3 Tips for a Smooth Move

I may have mentioned a time or two or thirty that we are preparing to move from Florida to New York next month.

Although I'm not thrilled about the prospect of cold, ice, and snow again (after more than a dozen years of living in mild climates) we are ready for the change. It's actually kind of neat to "get" to move around a lot. Plus, if we didn't need to pack up the entire house every few years, I would never be motivated to declutter and deep clean anything.

Today I want to share a bit about our Getting Ready To Move process. 

Now technically the Navy "moves" us. They have movers come in, they pack up all of our stuff, they load the truck, they drive it to the new place, they unload the truck. They even put all the boxes in the correct rooms and put our furniture back together. You would think that would make things easy and fancy free on our end, right? Yeah, not so much.

Packing boxes and heavy lifting is the easy part. If you want a move to go smoothly, it requires a lot of behind the scenes prep work.

(Side note: When the representative from the moving company came to do our pre-move survey—basically walking around the house looking through each room to see how much crap they'd have to deal with—she told us they would probably shave a day off their original estimate because we were very organized. This kind of made me giggle.)

Following are three things we do to make moving as simple as we can. If you can ever refer to moving everything you own plus three young children and a cat over 1000 miles as simple.

Me and a much smaller Agent A
after our flight from Naples, Italy to Norfolk, VA

When you move frequently, it's easy to categorize things by did I use this in this house? the last house? and get a better sense of whether or not you should keep an item. Looking at something that is still taped up with moving company stickers on it, and realizing you haven't even opened it and haven't missed it, makes it easier to let go. 

Kids outgrow clothes and toys, random things collect in your closet, and books hang around collecting dust. Just walking around the house for a few minutes could probably nudge you to consider ditching at least ten things. 

Do this enough and you will start looking at everything you own and thinking, do I want to unpack this? Because really, if you want to keep it, you also have to deal with it on the other end.

Don't forget to consider big stuff, too. For instance, we have a dining room table we rarely use. It's nice, it's pretty, it's in good shape . . . but it's not practical for us. It only has four chairs and even though we have a "formal" dining room at the new house, we need that space for other things. So, it's going.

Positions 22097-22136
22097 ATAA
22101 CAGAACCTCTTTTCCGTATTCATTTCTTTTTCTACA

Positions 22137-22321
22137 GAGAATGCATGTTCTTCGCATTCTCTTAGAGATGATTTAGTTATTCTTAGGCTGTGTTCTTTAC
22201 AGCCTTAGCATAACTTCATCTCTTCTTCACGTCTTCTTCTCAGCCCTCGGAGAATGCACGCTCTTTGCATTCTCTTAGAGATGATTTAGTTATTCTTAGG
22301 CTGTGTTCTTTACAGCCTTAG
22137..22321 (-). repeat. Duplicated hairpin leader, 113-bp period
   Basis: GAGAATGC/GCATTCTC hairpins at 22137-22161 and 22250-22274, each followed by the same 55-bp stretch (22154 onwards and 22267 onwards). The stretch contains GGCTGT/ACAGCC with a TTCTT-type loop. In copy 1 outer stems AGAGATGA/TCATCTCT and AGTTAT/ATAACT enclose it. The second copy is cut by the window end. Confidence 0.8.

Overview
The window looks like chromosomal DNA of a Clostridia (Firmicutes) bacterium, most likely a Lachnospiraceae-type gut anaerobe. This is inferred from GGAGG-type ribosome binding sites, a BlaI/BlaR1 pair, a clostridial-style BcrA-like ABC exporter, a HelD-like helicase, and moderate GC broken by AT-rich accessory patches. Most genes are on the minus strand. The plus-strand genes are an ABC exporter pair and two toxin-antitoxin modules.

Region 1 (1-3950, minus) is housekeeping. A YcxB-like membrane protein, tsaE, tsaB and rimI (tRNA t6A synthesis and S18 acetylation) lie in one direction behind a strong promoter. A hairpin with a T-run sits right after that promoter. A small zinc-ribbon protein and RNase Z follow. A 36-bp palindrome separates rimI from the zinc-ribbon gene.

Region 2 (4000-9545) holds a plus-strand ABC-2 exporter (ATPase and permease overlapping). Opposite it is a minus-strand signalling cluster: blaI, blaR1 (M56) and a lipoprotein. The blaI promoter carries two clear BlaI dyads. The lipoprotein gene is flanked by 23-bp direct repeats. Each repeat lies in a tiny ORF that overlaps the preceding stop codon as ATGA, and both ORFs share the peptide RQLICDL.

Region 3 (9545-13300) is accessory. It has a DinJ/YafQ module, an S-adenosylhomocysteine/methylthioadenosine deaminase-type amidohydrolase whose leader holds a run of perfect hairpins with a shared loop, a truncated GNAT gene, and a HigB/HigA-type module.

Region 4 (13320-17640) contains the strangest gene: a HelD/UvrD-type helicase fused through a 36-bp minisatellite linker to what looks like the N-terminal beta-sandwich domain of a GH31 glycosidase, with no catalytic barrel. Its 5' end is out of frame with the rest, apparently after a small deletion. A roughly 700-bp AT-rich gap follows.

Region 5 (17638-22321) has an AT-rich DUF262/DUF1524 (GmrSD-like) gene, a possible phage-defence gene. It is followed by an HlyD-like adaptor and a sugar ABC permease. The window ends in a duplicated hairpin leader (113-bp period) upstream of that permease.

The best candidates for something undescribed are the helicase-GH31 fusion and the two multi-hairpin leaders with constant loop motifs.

Four-year-old Agent J entertaining herself on the long flight
by using the air sickness bag as a puppet

Now that some things are out of the way, what's left needs to be organized in a way that makes sense. I like to start by cleaning out closets.

You may have already done this as part of the finding-things-to-donate process. If not, I've found the best way to accomplish this is to take everything out of it (and I mean everything), clean as necessary, and put only the things that truly belong there back in.

It's likely as you do this you will find more to donate, but even if you don't just seeing how neat and tidy everything looks will put a smile on your face. 

In addition to donation items you missed the first go-around, you will also probably find several things that belong in another part of the house. Move them to their correct home (or find them a new one).

Once the closets are nice and shiny, do another walk through the house to locate items that can go in a closet somewhere, and get it out of sight.

Also, if you have any cabinets or drawers that are primarily used for miscellaneous storage (e.g., we have a "junk" drawer in the kitchen and a cabinet in the laundry room where we store some random household items and homeschool books) empty those out and give them the same treatment.
Senior Agents hanging out in yet another airport

Now that you've pared down your belongings by donating what you don't use, organized closet and storage space, and done a couple of walk throughs, it's time to clean.

I have a two-point plan when it comes to cleaning: 1. Get rid of crap. 2. Clean a clean house. This, of course, is ideal. In reality, it's a work in progress to make this come together on a regular basis. 

You want to move a clean, organized house. You may think who cares it's all going in boxes and I'm just going to have to re-organize it on the other side anyway, but trust me when I say it will make your life 100 times easier when you start unpacking.

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